Because, heaven and hell are realities based on your connection to God. So, in essence, when you’re connected to God, it’s like experiencing heaven on earth. Haven’t you ever been a part of a really great worship service and thought that you must have just experienced something of what heaven’s like?

For Bell, heaven is a great big, socially just, green movement.

Hell, then, is the opposite. It’s consumerist, not environmentally friendly, and void of social justice.

And so, we can agree that given those definitions of heaven and hell, we understand why there’s a possibility of heaven (or hell) on earth.

However, at that point, my support for the thoughts in Love Wins ends.

Bell treats the Holy Scriptures like an essay, written by a college professor. He rips quotations out of their context to say what he wants, and he cuts and pastes the Scripture portions that he does use. (This is the way we’d treat an essay, we’d cut and paste the quotations for our own essay)

In all of the books I’ve read, I’ve never seen someone do that to the Bible. It’s as if he’s saying, “here check out this quote I found in the Bible, but I’m going to remove something from the middle of it.”

We do not do that to the Bible.

That’s one of the most important lessons I learned in college, we use entire Scriptures to teach from, and it’s this insistence that we don’t just yank verses out of their context that helps us to stop from proof-texting and reading into the Bible things that we want it to say as opposed to what it actually says.

Rob Bell focuses on very small portions of Scripture that say what he wants it to say, and then breezes over and past great big chunks of Scripture that would really harm his viewpoint. (This is incredibly evident in Chapter 3, most notably pages 68-69)

His explanation of Lazarus and the Rich Man is extremely shallow and leaves much to be desired.

I suppose we should be grateful to Bell, he’s opened up dialogue. That’s essentially what we want to do. This new movement of Christians (or Christ-Followers), if nothing else, wants to know that we can talk about anything. And, they’re right. We should be able to talk about all parts of Christianity and approach with an open mind. That’s a good thing.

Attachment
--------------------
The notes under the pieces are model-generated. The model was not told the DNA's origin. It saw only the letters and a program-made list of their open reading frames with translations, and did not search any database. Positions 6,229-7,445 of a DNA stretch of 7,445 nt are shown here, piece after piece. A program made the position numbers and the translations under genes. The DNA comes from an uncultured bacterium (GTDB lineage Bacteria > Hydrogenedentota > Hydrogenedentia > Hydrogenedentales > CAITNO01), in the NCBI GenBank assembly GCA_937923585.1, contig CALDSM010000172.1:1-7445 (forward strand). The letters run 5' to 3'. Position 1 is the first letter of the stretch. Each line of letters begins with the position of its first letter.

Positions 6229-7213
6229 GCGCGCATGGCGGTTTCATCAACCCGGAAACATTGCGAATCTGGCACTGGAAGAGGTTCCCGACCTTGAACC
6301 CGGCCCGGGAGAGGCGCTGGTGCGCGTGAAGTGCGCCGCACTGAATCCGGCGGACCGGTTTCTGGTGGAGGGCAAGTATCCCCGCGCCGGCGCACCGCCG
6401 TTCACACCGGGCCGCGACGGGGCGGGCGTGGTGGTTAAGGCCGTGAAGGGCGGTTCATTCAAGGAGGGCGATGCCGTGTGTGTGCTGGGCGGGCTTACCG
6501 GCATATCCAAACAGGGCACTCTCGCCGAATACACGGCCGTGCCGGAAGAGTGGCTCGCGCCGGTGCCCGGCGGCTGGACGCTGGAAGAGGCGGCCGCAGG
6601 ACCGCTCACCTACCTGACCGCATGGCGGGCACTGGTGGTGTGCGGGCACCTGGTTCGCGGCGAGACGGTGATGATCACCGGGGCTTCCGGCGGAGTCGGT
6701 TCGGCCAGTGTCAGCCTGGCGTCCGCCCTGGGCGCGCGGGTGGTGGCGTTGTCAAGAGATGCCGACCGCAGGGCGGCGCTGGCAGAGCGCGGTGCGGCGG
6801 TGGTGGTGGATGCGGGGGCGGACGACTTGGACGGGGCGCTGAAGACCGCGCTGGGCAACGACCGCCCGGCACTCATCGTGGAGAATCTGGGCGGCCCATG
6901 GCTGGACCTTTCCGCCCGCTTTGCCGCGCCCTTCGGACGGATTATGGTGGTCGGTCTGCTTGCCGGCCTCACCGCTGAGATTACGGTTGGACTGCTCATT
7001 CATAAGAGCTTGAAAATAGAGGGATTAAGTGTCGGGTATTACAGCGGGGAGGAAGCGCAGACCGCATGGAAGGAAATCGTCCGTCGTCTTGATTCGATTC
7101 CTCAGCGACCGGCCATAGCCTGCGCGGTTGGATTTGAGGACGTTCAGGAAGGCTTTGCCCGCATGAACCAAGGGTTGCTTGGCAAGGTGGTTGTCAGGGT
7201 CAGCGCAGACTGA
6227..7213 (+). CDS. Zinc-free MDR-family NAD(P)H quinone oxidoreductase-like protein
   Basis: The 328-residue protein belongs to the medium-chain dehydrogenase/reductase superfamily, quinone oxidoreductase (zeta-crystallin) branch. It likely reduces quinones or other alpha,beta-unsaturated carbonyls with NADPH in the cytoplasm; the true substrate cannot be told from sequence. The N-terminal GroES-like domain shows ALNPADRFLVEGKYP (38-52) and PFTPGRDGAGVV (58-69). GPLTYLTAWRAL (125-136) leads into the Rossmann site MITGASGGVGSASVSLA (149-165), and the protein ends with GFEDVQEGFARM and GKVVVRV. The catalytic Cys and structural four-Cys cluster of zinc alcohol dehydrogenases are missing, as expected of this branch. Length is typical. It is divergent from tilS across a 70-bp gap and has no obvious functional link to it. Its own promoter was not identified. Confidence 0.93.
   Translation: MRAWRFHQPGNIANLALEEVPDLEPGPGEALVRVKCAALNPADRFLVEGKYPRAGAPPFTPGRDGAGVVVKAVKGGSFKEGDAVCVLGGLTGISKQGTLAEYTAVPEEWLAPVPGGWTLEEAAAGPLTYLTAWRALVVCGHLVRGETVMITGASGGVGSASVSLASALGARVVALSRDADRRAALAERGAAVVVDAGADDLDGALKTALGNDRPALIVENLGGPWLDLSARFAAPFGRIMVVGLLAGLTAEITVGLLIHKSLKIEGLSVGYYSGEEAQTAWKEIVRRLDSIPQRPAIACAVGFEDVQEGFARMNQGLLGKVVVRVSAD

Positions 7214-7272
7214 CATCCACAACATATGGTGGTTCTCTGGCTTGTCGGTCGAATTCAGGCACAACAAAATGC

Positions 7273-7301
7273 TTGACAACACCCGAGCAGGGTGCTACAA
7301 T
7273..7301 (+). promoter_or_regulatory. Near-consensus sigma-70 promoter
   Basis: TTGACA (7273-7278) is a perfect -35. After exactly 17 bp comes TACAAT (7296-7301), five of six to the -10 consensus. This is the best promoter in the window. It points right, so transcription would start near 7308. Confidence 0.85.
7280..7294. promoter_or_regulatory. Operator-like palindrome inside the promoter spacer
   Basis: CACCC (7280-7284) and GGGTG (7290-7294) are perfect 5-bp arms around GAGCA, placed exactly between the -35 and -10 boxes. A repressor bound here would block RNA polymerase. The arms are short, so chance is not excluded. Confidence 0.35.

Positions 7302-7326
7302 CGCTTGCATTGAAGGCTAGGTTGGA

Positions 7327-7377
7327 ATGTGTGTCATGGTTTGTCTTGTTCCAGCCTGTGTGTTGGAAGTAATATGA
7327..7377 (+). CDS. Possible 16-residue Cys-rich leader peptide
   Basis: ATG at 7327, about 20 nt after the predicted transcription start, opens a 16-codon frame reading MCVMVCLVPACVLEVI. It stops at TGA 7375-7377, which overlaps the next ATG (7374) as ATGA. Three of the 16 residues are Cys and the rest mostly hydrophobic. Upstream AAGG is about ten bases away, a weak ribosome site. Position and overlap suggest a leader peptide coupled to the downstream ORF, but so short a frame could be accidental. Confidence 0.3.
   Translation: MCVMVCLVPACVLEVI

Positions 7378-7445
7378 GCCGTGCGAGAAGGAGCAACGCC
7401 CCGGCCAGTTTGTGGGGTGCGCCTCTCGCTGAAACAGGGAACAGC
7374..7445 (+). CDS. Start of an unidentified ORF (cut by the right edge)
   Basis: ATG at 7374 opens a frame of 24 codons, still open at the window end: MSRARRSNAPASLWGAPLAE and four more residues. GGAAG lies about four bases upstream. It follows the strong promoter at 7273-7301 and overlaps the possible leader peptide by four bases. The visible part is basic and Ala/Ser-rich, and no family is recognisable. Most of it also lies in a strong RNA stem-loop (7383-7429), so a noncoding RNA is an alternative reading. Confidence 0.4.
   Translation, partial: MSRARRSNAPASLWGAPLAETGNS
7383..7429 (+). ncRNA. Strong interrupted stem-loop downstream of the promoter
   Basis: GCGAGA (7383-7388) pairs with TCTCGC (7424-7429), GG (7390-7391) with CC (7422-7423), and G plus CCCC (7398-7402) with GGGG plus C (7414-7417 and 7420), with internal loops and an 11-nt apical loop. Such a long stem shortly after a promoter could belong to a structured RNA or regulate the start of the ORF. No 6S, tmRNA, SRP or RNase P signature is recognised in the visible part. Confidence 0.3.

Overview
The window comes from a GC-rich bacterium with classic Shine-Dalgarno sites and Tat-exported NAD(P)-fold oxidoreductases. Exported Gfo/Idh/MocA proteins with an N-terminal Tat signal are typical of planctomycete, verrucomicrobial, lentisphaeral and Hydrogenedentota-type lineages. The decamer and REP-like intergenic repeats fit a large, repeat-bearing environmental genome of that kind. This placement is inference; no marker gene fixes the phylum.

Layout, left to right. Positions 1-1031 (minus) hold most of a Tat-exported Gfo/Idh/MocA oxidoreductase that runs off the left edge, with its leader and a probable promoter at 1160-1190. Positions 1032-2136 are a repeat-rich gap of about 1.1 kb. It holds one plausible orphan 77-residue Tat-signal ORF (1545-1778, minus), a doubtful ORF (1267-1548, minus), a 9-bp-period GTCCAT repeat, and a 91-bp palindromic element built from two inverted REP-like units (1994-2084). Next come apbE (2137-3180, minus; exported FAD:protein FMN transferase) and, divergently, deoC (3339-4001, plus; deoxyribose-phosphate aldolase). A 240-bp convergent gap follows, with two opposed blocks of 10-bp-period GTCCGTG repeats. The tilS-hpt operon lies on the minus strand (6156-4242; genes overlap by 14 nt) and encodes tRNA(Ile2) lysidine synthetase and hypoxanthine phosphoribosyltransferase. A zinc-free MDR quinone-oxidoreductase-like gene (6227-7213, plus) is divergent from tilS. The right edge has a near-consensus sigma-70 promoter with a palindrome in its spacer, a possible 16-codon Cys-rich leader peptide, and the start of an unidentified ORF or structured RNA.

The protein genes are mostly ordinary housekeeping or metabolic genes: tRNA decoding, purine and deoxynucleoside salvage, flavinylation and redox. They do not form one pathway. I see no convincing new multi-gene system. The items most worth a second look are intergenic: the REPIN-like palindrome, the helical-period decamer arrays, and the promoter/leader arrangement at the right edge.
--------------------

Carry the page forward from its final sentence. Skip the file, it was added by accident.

However, we need to guard our theology. We have to.

It wasn’t until page 110 that I really had a problem. Bell implies that Christianity is a story. And he says that the story that people have been telling, that many, many people are destined for eternal, conscious separation from God is not a good story.

You’re right, it’s not a good story. It’s not meant to be. It’s meant to point us to the good story. The story that we don’t have to be slaves to our sin.

The story that Christ is bigger than death. He’s bigger than our sin. He’s the mighty conqueror of the grave.

That is the good story.

And the end of that episode of The West Wing seems to play out, Bartlet says to Toby: “When you walk out of here, there'll be people out there, perhaps a great many, who'll think of you as a hero. I just don't for a moment want you thinking I'll be one of them.

To Rob Bell, I was on your team, but I’m not anymore. And there are a great many people who think this book has revolutionized the way Christians should think about heaven and hell and that you must be some sort of enlightened genius to have figured this out.

I’m not one of them.

I’m not angry with Bell and I won’t be protesting at Mars Hill. I’m just moving on, in my own way. And since this is my blog, I decided to post about it here.

Friday, March 18, 2011

The Power of God

I’ve been sitting at my computer tonight... thinking. I’ve been listening to worship music (loudly). And really just thinking about God.

To be honest, I’m overwhelmed.

“Holy, holy, holy is the Lord God Almighty who was and is and is to come.”

“You won’t relent until you have it all.”

“There’s nothing we want more.”

“The slightest hint of you brought me down to my knees.”

“Come be the fire inside of me, until You and I are one.”

“If his grace is an ocean, we’re all sinking.”

When I think of God, sometimes I think I’m really missing it.

Do I really believe that God is that powerful?

Do I live my life like I’m a child of the Creator of the World?

I’m an heir to the throne of God!

Sometimes I feel like the writer of another song I heard tonight, that I’ve made God too small.

I wonder what my life looks like. Do I really trust God?

I don’t want to be the kind of Christian, the kind of pastor, who lives a fake-Christian life. Acting as if there are things God can’t do.

I want to live my life in full obedience of Him, and I want to claim his power for my own.

God, help me to live like I really do trust you. Like I believe that you can fulfill me in a way nobody else can. God, give me the grace to believe your word when it says that you can do anything.

Sunday, March 6, 2011

My Preaching Process

I wonder, sometimes audibly, if people ever wonder about the process that is preaching. What goes into a sermon? Where did you get that idea? Whose idea was it to sing this song?

If you’ll permit me, I’d like to offer a glimpse into my preaching process. On Sunday March 6, 2011, I preached at High Street Nazarene. The sermon was entitled, “rethinking: communion” and it was not created that week.

When you have lots of time between sermons, you do different things to prepare for them. My way is not meant to be viewed as “the right way.” I had months to prepare, and so it looks a little different from what someone who preaches every week (and sometimes twice a week) might look like.